India’s changed approach to Pakistan

Author - Baijayant 'Jay' Panda

Posted on - 29 October 2014

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This article was published on ‘The Times of India’ on 29th October 2014





Article Title:”Why Modi’s changed approach to Pakistan is likely to yield more détente”

Is India compromising its own national interest by retaliating against Pakistan’s firing across the Line of Control, and putting on hold the dialogue process? Several Indian foreign policy commentators think so, and have been writing cogently on the topic. On the other hand, Indian public opinion seems to be strongly in favour of robust tit for tat. Should that be dismissed as plain old fashioned mob mentality or is there a ‘wisdom of crowds’ that the experts are missing?

The gist of experts’ argument is that the years of ceasefire – which has largely held, if not always – have benefited India. There has been a significant reduction of infiltrators. In turn, that has meant peace has largely returned, tourism is up, and the electoral process is gaining ever more credibility as the means of fulfilling Kashmiri aspirations.

They also point to the hostile terrain and often-flimsy border fence. Their conclusion is that by retaliating India is playing into the hands of those in Pakistan who do not want a gradual normalisation in Jammu & Kashmir, and push through ‘non state actors’ under cover of mutual gunfire. There is merit in these arguments, and they must not be taken lightly.

Nevertheless, it is worth looking at the other side of the coin, and examining whether there is some logic for India’s changed approach. The fact is, despite incremental benefits, there has been no fundamental improvement in Indo-Pak relations. All efforts to upgrade the ceasefire into a permanent peace, or at least a real détente, have always been stymied in the end by Pakistan’s ‘Deep State’.

The best example of this was the collapse of the near-settlement negotiated through back-channel envoys during the Pervez Musharraf regime, which was repudiated by Pakistan after his ouster. Though the benefits of the ceasefire are real, this period has also seen the most egregious instances of cross border terrorism emanating from Pakistan, including the Mumbai attacks, with obvious links to the establishment.

Pakistan’s own internal crisis, from  decades of supporting terrorist outfits to wage an asymmetrical war with India, has now reached critical proportions. Despite that, and despite many protestations to the contrary, it does not appear that Pakistan’s establishment has had a real change of heart. In fact, there is much evidence that its ultimate arbiters of foreign policy have likely made only tactical changes, and not fundamentally revised their strategy.

This is no longer just an Indian inference; it is now also corroborated by a growing body of work by Pakistan experts from outside the subcontinent. Two recent books, by British journalist Carlotta Gall (The Wrong Enemy: America in Afghanistan 2001-14) and American academic Christine Fair (Fighting to the End: the Pakistan Army’s Way of War), are cases in point. Gall highlights the flaws of the US war in Afghanistan, arguing instead that the country that needs tackling as root cause of the region’s strife is Pakistan.

Fair’s book is equally scathing, and extensively documents the Pakistan army’s track record of unprovoked aggression, duplicity, and of holding its own country hostage. She makes a compelling case for why it is in the Pakistan army’s DNA to deliberately and continually engage India. That is why the ceasefire breaks down every single time a civilian government in Pakistan decides to respond to an Indian olive branch, or extend one of its own.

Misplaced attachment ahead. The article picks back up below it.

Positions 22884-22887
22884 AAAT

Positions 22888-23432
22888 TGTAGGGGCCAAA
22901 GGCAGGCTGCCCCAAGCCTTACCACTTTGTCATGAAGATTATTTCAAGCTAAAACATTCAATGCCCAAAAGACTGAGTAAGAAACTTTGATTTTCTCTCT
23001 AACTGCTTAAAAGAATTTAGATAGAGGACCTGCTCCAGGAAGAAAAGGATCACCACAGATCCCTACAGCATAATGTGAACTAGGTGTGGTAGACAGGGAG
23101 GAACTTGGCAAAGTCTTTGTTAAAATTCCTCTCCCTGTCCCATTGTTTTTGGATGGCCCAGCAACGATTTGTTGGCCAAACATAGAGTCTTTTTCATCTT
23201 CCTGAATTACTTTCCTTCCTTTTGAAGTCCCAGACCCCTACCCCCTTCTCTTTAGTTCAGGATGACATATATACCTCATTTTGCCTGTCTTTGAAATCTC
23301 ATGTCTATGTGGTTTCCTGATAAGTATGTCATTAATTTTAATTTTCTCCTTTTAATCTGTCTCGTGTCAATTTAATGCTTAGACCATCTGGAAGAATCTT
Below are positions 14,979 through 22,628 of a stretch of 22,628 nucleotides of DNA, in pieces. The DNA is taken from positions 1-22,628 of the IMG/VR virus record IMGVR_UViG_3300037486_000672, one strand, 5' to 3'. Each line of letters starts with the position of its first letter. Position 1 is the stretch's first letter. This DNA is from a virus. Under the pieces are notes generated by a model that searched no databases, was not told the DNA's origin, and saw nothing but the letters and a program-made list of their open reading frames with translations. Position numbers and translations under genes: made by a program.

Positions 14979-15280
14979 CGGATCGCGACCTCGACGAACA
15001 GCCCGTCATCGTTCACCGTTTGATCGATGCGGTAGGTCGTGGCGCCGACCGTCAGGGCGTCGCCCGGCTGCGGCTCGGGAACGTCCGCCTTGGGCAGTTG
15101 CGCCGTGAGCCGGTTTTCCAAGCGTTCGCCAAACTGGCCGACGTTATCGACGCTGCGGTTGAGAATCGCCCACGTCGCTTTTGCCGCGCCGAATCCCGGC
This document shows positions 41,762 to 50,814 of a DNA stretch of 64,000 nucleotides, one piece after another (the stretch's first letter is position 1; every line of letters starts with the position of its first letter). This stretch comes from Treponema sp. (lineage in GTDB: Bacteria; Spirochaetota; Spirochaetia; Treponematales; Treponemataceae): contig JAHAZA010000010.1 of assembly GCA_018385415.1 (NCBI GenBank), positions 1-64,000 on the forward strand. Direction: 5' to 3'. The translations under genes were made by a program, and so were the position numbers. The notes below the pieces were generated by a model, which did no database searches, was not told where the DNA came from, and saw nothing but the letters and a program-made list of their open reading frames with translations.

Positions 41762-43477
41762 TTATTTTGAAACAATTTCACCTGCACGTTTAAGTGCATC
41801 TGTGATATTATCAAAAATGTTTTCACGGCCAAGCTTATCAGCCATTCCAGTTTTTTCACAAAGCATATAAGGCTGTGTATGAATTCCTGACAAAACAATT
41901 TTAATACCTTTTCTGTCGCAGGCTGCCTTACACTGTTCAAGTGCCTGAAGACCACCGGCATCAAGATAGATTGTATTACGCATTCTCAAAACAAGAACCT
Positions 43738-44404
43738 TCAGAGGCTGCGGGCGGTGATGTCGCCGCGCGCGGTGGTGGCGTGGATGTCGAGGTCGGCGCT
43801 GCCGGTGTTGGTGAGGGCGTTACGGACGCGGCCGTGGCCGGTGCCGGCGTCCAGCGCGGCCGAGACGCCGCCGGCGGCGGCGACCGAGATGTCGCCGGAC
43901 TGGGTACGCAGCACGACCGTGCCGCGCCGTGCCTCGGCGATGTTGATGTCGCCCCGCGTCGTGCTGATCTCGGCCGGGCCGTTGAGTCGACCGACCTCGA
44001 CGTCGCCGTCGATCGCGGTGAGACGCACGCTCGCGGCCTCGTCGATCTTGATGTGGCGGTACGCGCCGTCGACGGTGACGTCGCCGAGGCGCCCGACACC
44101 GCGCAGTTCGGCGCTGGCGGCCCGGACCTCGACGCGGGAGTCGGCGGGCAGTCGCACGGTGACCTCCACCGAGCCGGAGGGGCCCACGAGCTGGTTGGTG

Although the alleged existential threat from India ought to have been passé once Pakistan became a nuclear state, it has not. In fact, Pakistan has adroitly played on fears of nuclear escalation, as well as its strategic geography, to keep the West interested, and in particular to shake down the US from time to time.

But the world in 2014 is a vastly different place than a decade ago. Despite American compulsions about supply routes to, and exiting from Afghanistan, it is getting ever more difficult for Pakistan to extract baksheesh from them. And ‘all-weather friend’ China, while happy to have helped Pakistan go nuclear and always willing to invest in ports and such, has made it clear that it is not going to be suckered into becoming the new sugar daddy. All that is further compounded by disquiet in Balochistan, as well as a no-longer pliant Afghanistan.

This, then, may be the perfect time to reset the dismal cycle of Indo-Pak relations into a true détente, a live-and-let-live attitude not just in letter but also in spirit. But that is not going to happen by business as usual, which for the past dozen years has meant Pakistan’s army having  a veto on the LoC ceasefire, with India wringing its hands and waiting for the temperature to cool. It will require demonstrating to Pakistan its bandwidth limitations and vanishing white knights.

India’s highest policymakers are not accidentally meandering into kneejerk responses. Their response is calculated, and surrounded by policy outreach to other stakeholders, including all neighbours. It is also based on the understanding that the improvement in J&K is not primarily due to the Pakistani Deep State’s munificence, but mainly by our own acknowledgement of past domestic mistakes and their rectification.

In his book The Wisdom of Crowds, James Surowiecki argued that “under the right circumstances, groups are remarkably intelligent, and are often smarter than the smartest people in them”. Perhaps this is one of those times.